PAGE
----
In certain circumstances, a central bank may have to draw on its currency reserves - for example to counteract a sharp and unwarranted depreciation of its country's currency. It can thereby combat a loss of value and the associated threat of inflation. In a small country like Switzerland with its internationally important financial centre, currency reserves are also important with regard to confidence. Adequate currency reserves indicate that the SNB is in a position to take far-reaching measures on its own, for example, to overcome a crisis in the financial system.

How does the SNB build currency reserves?

As a rule, the SNB builds currency reserves from its earnings. This is why it does not distribute its entire profit. Part of the profits are retained and allocated to the provisions for currency reserves and therefore to the SNB's equity capital (Questions and answers on equity capital and profit appropriation). Currency reserves can, however, also be formed in other ways - by creating base money or by borrowing in a foreign currency.

Why have the SNB's balance sheet, and especially the currency reserves, expanded to such an extent over the past few years?

In the last few years, the volume of the currency reserves has been largely determined by the implementation of the SNB's monetary policy. Since 2009, currency purchases have played a key role in combating the excessive appreciation of the Swiss franc. When foreign currency purchases are necessary, there is an increase in foreign currency investments and therefore also in currency reserves and the balance sheet total. In 2012, foreign currency investments rose rapidly and very substantially. Since then, the growth in provisions for currency reserves has been unable to keep pace with the growth in currency reserves.

Can direct conclusions regarding the SNB's foreign exchange transactions be drawn from changes in the stock of foreign currency investments?

No. Changes in foreign currency investments cannot automatically be attributed to purchases or sales. Exchange rate fluctuations and changes in the prices of equities and bonds all play a role in this context.

What are the liabilities on the SNB's balance sheet made up of?

The liabilities on the SNB's balance sheet essentially consist of banknotes in circulation, sight deposits held at the SNB, liabilities from Swiss franc repo transactions, SNB debt certificates (SNB Bills), foreign currency liabilities and the SNB's equity capital. The majority of the liabilities directly reflect the implementation of the SNB's monetary policy, i.e. providing liquidity to or absorbing liquidity from the money market. This is how the SNB influences the interest rate level. Since 2009, the supply of liquidity to the money market has been dominated by foreign currency purchases, which the SNB uses to counter upward pressure on the Swiss franc. The money market has been provided with substantial liquidity through purchases of currency in exchange for Swiss francs, which is reflected on the liabilities side by a steep increase in sight deposits. By contrast, at the moment there are no liabilities from Swiss franc repo transactions and no SNB Bills outstanding. These are liquidity-absorbing instruments, for which there is currently no need from a monetary policy perspective.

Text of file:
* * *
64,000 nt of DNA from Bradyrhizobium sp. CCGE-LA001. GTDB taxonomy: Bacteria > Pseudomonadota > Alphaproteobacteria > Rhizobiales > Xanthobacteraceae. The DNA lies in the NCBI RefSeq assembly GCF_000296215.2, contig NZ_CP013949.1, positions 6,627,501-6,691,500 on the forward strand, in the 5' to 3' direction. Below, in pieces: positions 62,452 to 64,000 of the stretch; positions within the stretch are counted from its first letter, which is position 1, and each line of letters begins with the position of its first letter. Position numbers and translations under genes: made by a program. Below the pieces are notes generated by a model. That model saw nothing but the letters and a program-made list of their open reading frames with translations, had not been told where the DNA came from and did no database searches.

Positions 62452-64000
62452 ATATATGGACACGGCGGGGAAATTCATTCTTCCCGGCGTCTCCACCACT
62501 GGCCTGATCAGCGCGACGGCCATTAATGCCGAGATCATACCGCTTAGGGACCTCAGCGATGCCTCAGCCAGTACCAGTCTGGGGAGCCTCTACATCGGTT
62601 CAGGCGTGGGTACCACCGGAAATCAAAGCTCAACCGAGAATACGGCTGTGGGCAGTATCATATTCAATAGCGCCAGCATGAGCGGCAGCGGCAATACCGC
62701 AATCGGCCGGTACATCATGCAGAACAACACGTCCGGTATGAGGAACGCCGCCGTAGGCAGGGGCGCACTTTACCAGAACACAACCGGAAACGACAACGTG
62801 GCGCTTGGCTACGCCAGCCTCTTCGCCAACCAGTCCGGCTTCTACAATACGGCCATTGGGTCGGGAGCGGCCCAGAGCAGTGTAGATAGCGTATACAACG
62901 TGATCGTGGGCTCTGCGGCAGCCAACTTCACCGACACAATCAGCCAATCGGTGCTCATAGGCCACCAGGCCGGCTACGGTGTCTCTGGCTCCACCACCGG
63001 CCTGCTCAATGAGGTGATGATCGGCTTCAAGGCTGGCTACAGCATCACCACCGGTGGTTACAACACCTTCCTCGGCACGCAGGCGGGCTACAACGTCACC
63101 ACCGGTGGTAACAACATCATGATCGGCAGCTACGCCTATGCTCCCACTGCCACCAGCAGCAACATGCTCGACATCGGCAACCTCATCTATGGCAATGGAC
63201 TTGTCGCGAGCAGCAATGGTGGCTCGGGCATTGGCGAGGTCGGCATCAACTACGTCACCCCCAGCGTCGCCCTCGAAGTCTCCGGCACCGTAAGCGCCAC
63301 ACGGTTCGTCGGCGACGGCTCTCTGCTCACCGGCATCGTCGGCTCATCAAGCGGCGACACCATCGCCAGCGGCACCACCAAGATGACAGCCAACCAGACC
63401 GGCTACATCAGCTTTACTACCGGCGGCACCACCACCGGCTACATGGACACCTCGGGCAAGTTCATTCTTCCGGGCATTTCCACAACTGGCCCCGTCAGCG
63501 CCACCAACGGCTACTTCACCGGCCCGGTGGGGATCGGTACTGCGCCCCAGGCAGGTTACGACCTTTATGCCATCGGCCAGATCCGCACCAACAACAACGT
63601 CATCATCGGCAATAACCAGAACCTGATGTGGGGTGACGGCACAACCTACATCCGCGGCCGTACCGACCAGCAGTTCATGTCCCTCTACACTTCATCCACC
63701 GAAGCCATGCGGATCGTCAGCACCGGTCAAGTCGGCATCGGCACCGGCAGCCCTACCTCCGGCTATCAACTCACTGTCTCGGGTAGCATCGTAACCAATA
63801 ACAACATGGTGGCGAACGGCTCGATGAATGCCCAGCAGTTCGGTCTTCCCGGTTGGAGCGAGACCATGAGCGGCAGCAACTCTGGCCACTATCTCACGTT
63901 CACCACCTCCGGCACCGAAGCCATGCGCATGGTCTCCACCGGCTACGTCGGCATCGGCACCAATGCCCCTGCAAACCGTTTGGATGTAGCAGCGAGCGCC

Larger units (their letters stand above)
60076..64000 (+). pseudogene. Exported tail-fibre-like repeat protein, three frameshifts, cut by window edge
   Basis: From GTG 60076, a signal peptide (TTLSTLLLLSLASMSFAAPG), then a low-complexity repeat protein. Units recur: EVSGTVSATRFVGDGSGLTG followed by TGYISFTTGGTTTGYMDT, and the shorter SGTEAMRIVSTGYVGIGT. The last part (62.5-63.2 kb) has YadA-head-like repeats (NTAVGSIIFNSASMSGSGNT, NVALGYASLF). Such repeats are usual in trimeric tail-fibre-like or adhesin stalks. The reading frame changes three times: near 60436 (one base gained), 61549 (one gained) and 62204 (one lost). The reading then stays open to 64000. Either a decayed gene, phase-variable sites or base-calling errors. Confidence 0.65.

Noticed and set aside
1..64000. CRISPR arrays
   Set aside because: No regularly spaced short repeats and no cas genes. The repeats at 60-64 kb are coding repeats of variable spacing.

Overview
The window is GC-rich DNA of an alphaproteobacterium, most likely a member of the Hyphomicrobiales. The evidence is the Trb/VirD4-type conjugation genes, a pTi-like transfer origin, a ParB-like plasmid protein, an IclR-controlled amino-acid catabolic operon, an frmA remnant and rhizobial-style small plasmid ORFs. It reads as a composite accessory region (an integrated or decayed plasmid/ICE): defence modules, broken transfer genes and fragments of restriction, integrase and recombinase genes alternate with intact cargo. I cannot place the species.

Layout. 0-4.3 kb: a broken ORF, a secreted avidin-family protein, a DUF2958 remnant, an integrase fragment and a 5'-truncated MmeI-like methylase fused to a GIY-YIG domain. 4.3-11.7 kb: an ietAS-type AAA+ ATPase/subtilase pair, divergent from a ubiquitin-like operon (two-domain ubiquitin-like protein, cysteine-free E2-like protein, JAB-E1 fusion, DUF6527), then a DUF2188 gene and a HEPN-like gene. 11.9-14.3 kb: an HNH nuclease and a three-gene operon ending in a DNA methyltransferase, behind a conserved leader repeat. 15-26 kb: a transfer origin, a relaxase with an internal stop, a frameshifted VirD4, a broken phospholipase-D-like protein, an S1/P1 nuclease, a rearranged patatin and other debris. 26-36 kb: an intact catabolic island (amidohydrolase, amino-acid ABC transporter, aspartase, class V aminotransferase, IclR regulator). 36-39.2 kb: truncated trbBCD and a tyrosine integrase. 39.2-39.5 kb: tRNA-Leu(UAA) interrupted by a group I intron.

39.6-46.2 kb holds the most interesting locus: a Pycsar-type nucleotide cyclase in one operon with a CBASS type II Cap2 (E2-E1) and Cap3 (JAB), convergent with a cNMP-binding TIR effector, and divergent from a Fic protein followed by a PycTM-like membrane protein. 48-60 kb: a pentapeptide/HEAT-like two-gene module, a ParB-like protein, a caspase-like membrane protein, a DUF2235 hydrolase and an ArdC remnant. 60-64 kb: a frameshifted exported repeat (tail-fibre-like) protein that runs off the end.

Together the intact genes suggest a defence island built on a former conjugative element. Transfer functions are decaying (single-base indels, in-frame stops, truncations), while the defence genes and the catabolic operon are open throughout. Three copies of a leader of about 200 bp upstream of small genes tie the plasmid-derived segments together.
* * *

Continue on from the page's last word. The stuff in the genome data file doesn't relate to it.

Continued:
What are the sight deposits at the SNB made up of?

The sight deposits of domestic banks make up the largest portion of sight deposits at the SNB. They form the basis for the SNB's operations to steer liquidity on the Swiss franc money market, and are also used for the settlement of cashless payment transactions in Switzerland. Other components of sight deposits are liabilities towards the Confederation, sight deposits of foreign banks and institutions, and other sight deposits. This latter item consists primarily of sight deposits of non-banks (clearing offices, insurance companies, etc.).

Are sight deposits a form of borrowed capital and therefore SNB debts?

Sight deposits at the SNB - just as banknotes in circulation - cannot in an economic sense be equated with capital borrowed by a normal company or a commercial bank, since sight deposits and banknotes can only be exchanged for other legal tender, in other words banknotes or sight deposits, respectively. Moreover, they do not have a maturity or repayment date, and their amount can essentially be determined by the SNB.